2016-17 West Ranch girls basketball preview

West Ranch’s Ashley Woodhouse passes the ball to a teammate during practice on Dec. 8. Katharine Lotze/The Signal

West Ranch girls basketball coach Carlos Fandino stood near midcourt during a practice last week.

On the baseline to Fandino’s left stood a player in a blue jersey, and on the free-throw line stood a player in a gold jersey. In between them sat a basketball.

In his first year as West Ranch’s girls basketball coach, Fandino likes using competition-based practices to make his players hungrier to win. Fandino knows West Ranch (2-5) is in a rebuilding year after finishing fifth in the Foothill League last season. While West Ranch only returns three players from last year’s team, they like their new coach and love his new system.

MORE: 2016-17 West Ranch boys basketball preview

“Three, two, one,” Fandino said before the players competed for the loose ball.

Depending on which team came away with the ball, Fandino awarded a point on the scoreboard, He awards points after shooting drills and speed and agility drills, too.

West Ranch's Eleanor McQuillen looks for the lay up during practice on Dec. 8. Katharine Lotze/Signal
West Ranch’s Eleanor McQuillen looks for the layup during practice on Dec. 8. Katharine Lotze/Signal

At the end of practice each night, extra sprints await the losing team.

“It’s a little bit different,” Fandino said. “Everything we do is competition based. It keeps practice interesting. “

Fandino says the message to his team is clear: There’s a consequence if you lose.

Last season West Ranch went 12-14 overall, and just 2-8 in Foothill League play. The Wildcats season ended with a 55-37 loss to Arroyo Grande in the first round of the CIF-Southern Section Division 2AA playoffs.

Over the past 10 seasons, West Ranch has had just two winning records in league play.

Fandino said he understands growth will take time.

“This is not an overnight task,” Fandino said. “This is a couple year task.”

Both of West Ranch’s seniors buy into his mission to make the program better long after they are gone.

“I feel like knowing that you are part of something that will (eventually) totally dominate is a great feeling,” said senior Ashley Woodhouse. “Compared to the beginning we have gotten so much better.”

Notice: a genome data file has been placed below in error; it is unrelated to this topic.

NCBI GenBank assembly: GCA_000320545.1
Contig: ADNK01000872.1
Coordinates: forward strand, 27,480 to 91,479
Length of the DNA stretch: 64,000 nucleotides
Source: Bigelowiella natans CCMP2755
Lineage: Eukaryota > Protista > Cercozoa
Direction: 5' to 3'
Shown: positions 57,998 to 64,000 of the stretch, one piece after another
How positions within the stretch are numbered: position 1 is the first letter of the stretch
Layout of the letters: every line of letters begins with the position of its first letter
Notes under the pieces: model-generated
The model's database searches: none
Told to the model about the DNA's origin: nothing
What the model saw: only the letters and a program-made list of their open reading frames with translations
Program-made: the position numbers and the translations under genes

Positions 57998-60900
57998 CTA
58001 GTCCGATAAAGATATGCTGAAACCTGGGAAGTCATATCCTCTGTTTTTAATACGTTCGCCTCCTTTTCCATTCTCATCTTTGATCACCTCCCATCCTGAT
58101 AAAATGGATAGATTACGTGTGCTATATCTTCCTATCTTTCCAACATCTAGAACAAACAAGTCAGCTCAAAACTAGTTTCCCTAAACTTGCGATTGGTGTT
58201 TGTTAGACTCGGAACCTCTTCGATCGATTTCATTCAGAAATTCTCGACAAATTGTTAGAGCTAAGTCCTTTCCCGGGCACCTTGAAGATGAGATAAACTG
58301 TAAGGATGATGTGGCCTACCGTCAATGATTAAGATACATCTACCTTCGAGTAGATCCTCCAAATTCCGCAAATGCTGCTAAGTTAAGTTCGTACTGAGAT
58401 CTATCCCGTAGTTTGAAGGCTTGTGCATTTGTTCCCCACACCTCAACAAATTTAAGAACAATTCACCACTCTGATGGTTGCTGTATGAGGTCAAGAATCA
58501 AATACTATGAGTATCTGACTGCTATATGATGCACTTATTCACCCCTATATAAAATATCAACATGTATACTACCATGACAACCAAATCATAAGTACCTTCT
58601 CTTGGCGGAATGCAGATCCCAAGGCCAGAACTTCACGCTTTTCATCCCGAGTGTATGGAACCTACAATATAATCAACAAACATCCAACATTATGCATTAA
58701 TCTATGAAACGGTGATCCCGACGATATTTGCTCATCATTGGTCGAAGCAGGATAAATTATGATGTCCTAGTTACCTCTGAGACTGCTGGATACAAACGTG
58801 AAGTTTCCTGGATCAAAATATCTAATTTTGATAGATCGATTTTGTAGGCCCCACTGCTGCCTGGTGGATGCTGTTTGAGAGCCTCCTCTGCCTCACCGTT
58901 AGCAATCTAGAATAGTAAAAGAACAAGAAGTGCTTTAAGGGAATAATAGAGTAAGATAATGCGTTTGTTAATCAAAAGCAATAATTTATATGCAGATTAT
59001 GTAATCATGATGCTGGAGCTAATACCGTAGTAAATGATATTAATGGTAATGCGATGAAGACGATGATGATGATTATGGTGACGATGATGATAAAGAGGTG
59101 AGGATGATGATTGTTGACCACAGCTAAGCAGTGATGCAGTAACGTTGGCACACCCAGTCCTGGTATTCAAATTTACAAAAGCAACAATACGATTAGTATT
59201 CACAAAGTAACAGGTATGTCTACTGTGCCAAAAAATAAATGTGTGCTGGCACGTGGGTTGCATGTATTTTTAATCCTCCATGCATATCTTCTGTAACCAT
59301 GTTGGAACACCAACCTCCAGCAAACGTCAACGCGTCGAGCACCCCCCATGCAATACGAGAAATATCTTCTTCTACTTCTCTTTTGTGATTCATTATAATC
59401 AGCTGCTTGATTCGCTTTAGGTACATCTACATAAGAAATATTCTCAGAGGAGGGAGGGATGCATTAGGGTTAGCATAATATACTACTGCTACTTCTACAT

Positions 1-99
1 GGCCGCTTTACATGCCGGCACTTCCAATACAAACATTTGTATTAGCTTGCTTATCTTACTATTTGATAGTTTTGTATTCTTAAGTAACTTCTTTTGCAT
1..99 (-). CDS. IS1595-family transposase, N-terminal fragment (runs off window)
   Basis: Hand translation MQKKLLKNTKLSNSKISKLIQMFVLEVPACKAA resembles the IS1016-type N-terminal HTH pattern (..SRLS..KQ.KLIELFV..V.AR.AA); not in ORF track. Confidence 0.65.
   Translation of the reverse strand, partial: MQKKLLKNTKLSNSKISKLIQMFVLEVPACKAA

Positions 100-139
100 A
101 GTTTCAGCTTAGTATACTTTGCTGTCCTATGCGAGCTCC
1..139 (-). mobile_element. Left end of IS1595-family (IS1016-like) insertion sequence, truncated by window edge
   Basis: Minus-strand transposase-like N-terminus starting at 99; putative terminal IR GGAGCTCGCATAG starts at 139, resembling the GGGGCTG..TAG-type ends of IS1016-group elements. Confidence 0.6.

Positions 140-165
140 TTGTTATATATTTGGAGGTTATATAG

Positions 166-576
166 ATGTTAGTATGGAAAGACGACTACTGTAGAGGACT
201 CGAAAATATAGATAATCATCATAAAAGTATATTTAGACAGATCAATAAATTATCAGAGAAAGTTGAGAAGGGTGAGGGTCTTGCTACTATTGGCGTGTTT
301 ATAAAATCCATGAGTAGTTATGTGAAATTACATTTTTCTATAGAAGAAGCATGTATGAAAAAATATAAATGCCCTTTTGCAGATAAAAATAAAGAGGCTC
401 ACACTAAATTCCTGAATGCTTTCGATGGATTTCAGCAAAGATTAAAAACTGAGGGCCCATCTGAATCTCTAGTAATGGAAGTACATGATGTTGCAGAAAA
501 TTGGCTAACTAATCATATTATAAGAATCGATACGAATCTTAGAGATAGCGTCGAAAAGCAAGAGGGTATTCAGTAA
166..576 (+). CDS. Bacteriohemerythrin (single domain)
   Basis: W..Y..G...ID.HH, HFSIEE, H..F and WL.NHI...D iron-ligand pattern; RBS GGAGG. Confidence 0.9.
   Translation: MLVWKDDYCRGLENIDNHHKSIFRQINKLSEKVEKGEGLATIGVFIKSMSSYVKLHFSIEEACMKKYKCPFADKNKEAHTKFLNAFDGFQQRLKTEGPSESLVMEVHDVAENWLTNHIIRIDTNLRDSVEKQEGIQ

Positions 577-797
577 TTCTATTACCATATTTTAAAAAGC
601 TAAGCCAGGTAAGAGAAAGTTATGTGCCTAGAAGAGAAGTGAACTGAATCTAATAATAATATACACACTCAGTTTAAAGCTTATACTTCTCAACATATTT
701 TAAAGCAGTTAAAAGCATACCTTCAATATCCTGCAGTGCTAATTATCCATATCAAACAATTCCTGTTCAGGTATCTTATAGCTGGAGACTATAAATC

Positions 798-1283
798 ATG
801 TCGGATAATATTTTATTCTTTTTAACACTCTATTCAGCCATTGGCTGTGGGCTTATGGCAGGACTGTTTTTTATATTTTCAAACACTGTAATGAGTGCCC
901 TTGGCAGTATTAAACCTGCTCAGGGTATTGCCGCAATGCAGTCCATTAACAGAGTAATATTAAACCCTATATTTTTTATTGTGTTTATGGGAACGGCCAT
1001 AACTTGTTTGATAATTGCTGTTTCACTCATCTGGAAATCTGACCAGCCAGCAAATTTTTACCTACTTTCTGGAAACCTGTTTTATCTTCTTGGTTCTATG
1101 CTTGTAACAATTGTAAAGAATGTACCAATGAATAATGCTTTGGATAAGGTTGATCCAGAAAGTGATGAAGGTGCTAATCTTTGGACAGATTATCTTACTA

Senior Izzy Singer also said she likes setting a good example for her younger teammates.

“(Fandino) has instilled really good morals into the younger girls,” Singer said.

This season West Ranch will be a very young and inexperienced team made up of Woodhouse, Singer, five juniors, two sophomores and three freshmen. The Wildcats only

West Ranch's Izzy Singer passes the ball to a teammate during practice on Dec. 8. Katharine Lotze/Signal
West Ranch’s Izzy Singer passes the ball to a teammate during practice on Dec. 8. Katharine Lotze/Signal

returned three players from last year’s team.

Several girls on the team had never played basketball before this season, so Fandino requires those players to dribble a basketball during sprints.

Over the summer, last season’s leading scorer, junior Annie Christofferson, transferred to Hart High. Christofferson earned All-Santa Clarita Valley second team honors and scored 463 points, or 38 percent, of West Ranch’s 1,190 points last year.

Of West Ranch’s returning, players sophomore Ellie McQuillen averaged the most points per game last year with an average of 3.9. Singer averaged 3.2 points per game and Woodhouse averaged 2.7 points per game.

Their rebounding numbers were better — McQuillen averaged 4.5 rebounds, and Woodhouse averaged 3.2 rebounds — but they all know more will be asked of them after Christofferson’s transfer.

“It was huge,” McQuillen said. “Honestly, last year we relied on her for everything. Our entire offense revolved around Annie, so it’s definitely a big adjustment.”

Singer said she’s become more aggressive on offense.

“We were role players last year, but now we’re leaders,” McQuillen said.

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